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Cell Phones Are Off the Hook For Colony Collapse Disorder in Bees

By Roberta
[Friday, July 20, 2007]

Last spring a rumor circulating on the Internet claimed that cell phone towers were responsible for the sudden disappearance of the worker bees and total collapse of 25% of the nations 2.4 million bee colonies (New York Times April 23, 2007). I have never traced the rumor directly but it appears to be related to a dubious report from a scientist in Germany who linked the death of bees to the use of cell phones, more precisely the cell phone towers. Much like what would happen in a game of “Gossip,” the report passed from email to blog to email, and before long people were talking about ditching their cell phones to save the bees.

To be sure, Colony Collapse Disorder (CCD) is real, but it is not caused by cell phone towers, neither is it caused by Genetically Modified Organisms (GMO), parasitic varroa mites, and unusual weather patterns (Chemical and Engineering News; Why are the Bees Dying June 18, 2007). We can also rule out the honey bee “rapture” as a foreshadowing of things to come and secret plots by Russia or Osama Bin Laden to destroy American agriculture.

Presently, we still are not sure what is happening to the bees, but we do know that when CCD strikes, it does so very rapidly. A seemingly healthy hive can be abandoned by worker bees in two weeks or sometimes in two days. The queen and immature pupae are left alone with only a handful of young bees to care for them. Soon they die. The honey is not disturbed, and few, if any, dead worker bees are found around the hive.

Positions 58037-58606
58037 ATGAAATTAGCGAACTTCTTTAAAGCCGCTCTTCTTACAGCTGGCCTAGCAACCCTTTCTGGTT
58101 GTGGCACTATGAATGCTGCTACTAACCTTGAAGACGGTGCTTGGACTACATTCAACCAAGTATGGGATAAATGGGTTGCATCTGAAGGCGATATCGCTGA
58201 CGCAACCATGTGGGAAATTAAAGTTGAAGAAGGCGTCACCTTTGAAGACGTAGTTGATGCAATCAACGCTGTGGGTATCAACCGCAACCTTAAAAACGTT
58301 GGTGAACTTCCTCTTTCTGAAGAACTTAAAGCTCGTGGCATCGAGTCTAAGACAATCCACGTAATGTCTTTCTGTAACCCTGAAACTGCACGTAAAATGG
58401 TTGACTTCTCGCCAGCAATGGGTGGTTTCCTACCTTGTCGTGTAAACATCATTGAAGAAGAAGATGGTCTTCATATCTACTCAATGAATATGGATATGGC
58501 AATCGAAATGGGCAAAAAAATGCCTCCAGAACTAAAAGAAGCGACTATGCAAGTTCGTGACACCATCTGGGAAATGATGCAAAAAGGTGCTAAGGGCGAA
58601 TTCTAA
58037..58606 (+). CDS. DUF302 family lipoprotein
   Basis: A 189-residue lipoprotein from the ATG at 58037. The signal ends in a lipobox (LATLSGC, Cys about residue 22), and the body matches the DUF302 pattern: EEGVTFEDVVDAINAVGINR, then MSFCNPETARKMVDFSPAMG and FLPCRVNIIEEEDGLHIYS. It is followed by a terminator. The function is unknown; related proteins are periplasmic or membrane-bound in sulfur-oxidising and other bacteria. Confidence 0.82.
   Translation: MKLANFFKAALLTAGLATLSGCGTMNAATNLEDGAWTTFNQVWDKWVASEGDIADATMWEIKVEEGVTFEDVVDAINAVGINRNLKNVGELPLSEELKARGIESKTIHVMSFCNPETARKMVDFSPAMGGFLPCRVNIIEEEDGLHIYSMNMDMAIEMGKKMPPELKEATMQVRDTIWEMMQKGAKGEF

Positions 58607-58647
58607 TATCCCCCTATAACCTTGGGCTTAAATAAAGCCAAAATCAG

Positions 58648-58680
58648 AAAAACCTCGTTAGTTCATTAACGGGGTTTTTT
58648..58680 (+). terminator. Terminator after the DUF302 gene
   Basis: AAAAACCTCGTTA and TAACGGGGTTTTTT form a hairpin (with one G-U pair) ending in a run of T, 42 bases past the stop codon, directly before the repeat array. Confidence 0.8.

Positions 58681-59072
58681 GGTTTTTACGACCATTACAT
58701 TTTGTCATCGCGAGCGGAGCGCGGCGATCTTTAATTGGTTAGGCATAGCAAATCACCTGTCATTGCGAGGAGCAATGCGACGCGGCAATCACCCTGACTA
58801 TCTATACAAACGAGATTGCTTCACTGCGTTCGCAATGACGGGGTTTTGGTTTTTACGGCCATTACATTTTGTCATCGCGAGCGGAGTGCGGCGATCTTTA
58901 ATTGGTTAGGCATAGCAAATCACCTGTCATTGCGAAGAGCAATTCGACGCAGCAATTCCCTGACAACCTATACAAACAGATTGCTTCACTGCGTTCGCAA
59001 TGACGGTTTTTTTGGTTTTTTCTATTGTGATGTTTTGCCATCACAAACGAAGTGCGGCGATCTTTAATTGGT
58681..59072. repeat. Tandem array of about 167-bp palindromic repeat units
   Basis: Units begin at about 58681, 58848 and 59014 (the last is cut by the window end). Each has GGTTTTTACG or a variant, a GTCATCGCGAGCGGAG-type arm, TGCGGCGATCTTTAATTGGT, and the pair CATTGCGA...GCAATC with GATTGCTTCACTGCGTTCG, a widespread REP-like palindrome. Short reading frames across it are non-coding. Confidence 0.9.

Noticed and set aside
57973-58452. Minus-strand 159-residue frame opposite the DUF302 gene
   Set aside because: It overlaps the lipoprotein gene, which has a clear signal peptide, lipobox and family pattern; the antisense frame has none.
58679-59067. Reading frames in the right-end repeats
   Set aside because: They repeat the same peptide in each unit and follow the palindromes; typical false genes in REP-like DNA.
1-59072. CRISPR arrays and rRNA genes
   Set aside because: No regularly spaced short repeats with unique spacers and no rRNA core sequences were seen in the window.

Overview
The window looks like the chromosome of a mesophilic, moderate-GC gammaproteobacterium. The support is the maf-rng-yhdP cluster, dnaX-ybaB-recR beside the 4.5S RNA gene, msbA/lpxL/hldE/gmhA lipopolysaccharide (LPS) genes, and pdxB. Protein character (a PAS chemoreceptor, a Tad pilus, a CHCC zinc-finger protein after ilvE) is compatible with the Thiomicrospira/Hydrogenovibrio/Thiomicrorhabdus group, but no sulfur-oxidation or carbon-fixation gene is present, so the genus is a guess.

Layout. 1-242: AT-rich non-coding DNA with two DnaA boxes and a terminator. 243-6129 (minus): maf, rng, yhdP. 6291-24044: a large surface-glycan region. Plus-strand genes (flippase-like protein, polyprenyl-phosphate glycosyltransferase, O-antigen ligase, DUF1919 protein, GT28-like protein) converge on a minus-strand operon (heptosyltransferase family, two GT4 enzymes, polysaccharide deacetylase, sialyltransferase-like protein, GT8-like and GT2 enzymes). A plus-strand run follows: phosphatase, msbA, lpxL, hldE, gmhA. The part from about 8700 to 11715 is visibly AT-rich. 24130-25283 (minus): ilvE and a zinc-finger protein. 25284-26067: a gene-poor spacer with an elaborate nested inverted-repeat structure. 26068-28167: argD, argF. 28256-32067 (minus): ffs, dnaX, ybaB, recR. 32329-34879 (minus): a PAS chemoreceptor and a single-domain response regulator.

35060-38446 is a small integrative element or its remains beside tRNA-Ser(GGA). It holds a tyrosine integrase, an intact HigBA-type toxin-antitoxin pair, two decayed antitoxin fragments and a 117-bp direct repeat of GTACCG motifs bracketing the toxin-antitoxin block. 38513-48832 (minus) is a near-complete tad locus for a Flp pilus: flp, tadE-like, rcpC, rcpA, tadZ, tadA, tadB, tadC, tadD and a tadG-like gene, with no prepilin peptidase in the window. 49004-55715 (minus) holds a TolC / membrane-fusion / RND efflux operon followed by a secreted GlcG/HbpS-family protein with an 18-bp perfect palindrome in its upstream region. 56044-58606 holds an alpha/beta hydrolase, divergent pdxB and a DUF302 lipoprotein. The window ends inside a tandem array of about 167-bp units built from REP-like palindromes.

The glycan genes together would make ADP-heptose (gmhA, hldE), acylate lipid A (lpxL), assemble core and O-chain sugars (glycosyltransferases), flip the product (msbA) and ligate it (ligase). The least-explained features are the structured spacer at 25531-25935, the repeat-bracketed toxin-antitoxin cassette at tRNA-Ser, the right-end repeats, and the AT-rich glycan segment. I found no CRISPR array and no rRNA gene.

While CCD was first reported along the East Coast of USA, it appears to trace its roots to California where nearly half the hives in the USA are shipped annually to pollinate the almond crop. From there the hives may be shipped to other parts of California to pollinate other crops, to the state Washington to apple and cherry orchards, back to the Dakotas for honey production, etc. So, approximately 50% of all domestic honey bees in the country make their way by truck to the almond groves of California. What a perfect setup for a pathogen to spread across the USA and on to the rest of the world. CCD has been reported in much of Europe and Taiwan.

The attention has turned to four potential culprits or some combination thereof:

  • Pathogens
  • Poor nutrition
  • Exposure to toxins such as pesticides
  • Stress

One hypothesis suggests that the bee immune systems might be compromised as a result of being shipped long distances to different climates, poor nutrition (from sugar water supplements provided in the spring to hasten their return to pollination and feeding upon a single pollen source (almond trees) for extended periods) and pesticides. A relatively new chloro-nicotinyl insecticide, called Imidacloprid, has been suggested as a possible culprit. It kills other insects by causing disorientation and immune system collapse. The list of possible pathogens that might take advantage of such a situation has been narrowed down from an original pool of 50 possible viruses, bacteria and fungi, to four or five that might work synergistically with one of the afore mentioned stressors to bring down the hive.

While the jury is still out, it is hoped that the cause or causes of CCD can be identified in the near future. On the other hand, Mary R. Berenbaum of the University of Illinois Urbana-Champaign has suggested the outside possibility that the CCD episode will just pass and nobody will ever figure out exactly what happened (Chemical and Engineering News; Why are the Bees Dying June 18, 2007).


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